I came across a few decent cranefly specimen whose legs were mostly intact. I'm not sure if it's the wings or the legs that fascinate me most but the legs are definitely fragile.
The eggs become larvae, commonly known as leather jackets which feed on grass roots (and similar crops).
A few years ago we treated the lawn with moss killer ... the moss recovered but the starlings stopped visiting and it was a while before I realised that they had lost their food source. I missed watching them march across the lawn encouraging the leather jackets to emerge, the tiny beak shaped holes dotted about. I learnt my lesson ... no more moss killer (or any insecticide/pesticides/fungicide for that matter).
Scratching into the graphite layers is a different style of drawing. Line drawing and hatching instead of shading, similar to silverpoint which I explored a few years ago. There was an amazing exhibition at The British Museum and a brilliant book, Drawing in Silver and Gold - silverpoint was the drawing implement of choice before pencils were invented (discovered?). It was an avenue I didn't follow at the time but I'm finding my drawing skills have evolved to more easily accommodate this approach.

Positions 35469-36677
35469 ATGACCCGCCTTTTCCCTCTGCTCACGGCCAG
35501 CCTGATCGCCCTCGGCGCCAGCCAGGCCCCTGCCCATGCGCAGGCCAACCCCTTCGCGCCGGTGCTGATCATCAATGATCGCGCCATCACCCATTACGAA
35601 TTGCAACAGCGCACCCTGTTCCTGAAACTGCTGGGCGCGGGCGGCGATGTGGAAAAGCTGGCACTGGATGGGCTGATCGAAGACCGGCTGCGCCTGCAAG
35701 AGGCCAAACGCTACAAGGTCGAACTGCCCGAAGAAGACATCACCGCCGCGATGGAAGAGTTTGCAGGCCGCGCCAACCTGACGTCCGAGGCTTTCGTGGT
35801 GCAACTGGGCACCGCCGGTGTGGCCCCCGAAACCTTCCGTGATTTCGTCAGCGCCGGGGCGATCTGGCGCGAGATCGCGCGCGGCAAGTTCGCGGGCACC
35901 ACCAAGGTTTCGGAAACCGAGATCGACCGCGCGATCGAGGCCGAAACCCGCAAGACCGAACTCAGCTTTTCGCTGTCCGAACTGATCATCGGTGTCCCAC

The legs were a bit fiddly, but then they have a habit of falling off. I can imagine it would make a better wood engraving subject.
It's been suggested losing a leg is an easy way to escape predators, especially spiders webs. I don't think they regrow but they seem to manage with less - I will look closer this year as well as searching for ways to learn more about them.
Pete Boardman is running an online introduction to Craneflies on 23 February through Wildlife Trust BCN - check out their Eventbrite page if you're interested. I think that will be £7 well spent 🧐
The first completed Cranefly piece, Glimpse FPS018, will be on show with the Free Painters and Sculptors at Muse Gallery in Portobello Road, London from 2-20 February 2022 :
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